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Service Module being hoisted for mating with the Integrated Cargo Carrier
Science & Exploration

ATV Service Module

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ESA / Science & Exploration / Human and Robotic Exploration / ATV

The ATV Service Module, which was not pressurised, included the spacecraft's propulsion systems, electrical power, computers, communications and most of the avionics. The avionics bay, a cylindrical ring 1.36 m high, was located in the upper part of the Service Module.

ATV's propulsion system provided the spaceship with the orbit transfer capability and reboost support for the International Space Station.

As a fully automatic spaceship, ATV navigated using four main engines (490 N thrust) plus 28 smaller thrusters (220 N) for attitude control. All valves and thrusters were controlled by four control units connected to the main ATV computers.

Power system and avionics

For launch, the ATV Service Module was mounted on the Ariane 5 launcher using a cylindrical adapter which had a locking and separation system that was jettisoned 70 minutes after liftoff.

100 minutes after liftoff, four solar arrays unfolded to reach a total span of 22.3 m – these provided electrical power to rechargeable batteries.

During launch ATV was enclosed in protective fairing
During launch ATV was enclosed in protective fairing

The silicon-based solar cells – spread on four carbon-fibre reinforced plastic sandwich panels per array with a total surface of 33.6 m² (4 x 8.4 m²) — were able to produce an average of 4800 Watts.

Mounted on the ATV Service Module, the four Sun-tracking arrays were totally independent and could get the best orientation to the Sun thanks to rotating mechanisms.

The ATV Service Module also accommodated several rechargeable and non-rechargeable batteries and some redundant items like a Sun sensor and a Russian-made KURS antenna.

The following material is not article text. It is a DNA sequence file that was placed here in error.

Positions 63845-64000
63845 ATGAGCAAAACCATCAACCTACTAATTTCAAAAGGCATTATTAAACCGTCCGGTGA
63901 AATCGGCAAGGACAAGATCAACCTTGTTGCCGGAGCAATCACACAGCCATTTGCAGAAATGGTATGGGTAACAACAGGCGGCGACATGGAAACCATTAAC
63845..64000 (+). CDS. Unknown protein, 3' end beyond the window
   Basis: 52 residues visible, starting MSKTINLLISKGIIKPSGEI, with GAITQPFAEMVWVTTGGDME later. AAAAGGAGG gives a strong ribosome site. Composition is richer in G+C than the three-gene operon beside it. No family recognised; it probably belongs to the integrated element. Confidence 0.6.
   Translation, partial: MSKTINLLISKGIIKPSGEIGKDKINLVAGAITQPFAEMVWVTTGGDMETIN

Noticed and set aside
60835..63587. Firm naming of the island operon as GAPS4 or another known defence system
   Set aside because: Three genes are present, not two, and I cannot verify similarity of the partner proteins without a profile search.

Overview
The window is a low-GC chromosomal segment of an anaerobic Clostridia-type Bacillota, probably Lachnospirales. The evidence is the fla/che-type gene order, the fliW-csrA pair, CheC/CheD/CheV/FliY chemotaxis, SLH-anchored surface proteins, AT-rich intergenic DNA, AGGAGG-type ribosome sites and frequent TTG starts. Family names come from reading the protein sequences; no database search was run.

The avionics bay was the brain of the ATV and accommodated critical items such as computers, gyroscopes, navigation and control systems and communications equipment. All these items were mounted on ten equipment carrier trays which were protected from temperature variations by state-of-the-art variable conductance heat pipes.

The ATV Service Module took advantage of a very sophisticated architecture for its hardware and software that comprised the overall avionics set up. For example, lots of hardware chains and avionics lanes were built independently, in order to keep ATV functioning in case of hardware failure or main malfunction.

Reboost capability

All the propellant tanks for spaceship propulsion were located in the ATV Service Module, between the main engines and the avionics bay. There were eight titanium propellant tanks and two high-pressure helium tanks. The tanks held up to seven tonnes of liquid propellants (MMH – Monomethylhydrazine, and N2O4 - nitrogen tetroxide), part of this was used for the Station attitude and orbit control. The propellants were pressurised by helium stored in two carbon-fibre tanks.

ATV shortly after liftoff
ATV shortly after liftoff

After docking, ATV could perform Space Station attitude control, debris avoidance manoeuvres and raise the orbit of the more than 200-tonne Station to overcome the effects of atmospheric drag. In order to perform this reboost ATVs used up to 4 tonnes of their own propellant at intervals of 10 to 45 days. In raising the Station's orbital altitude, ATV resembles a tugboat, pushing the whole orbital outpost.

With its own flight control and propulsion systems, ATV had a high level of autonomy allowing it to stay in free-flight for long periods of time, as well as to dock even if the Station was totally dormant and uninhabited.

Once its resupply mission was finished, ATV was filled with waste and undocked automatically. The Service Module thrusters used their remaining fuel to deorbit the spacecraft, sending the craft on a steep flight path to perform a controlled destructive reentry high above the Pacific Ocean.

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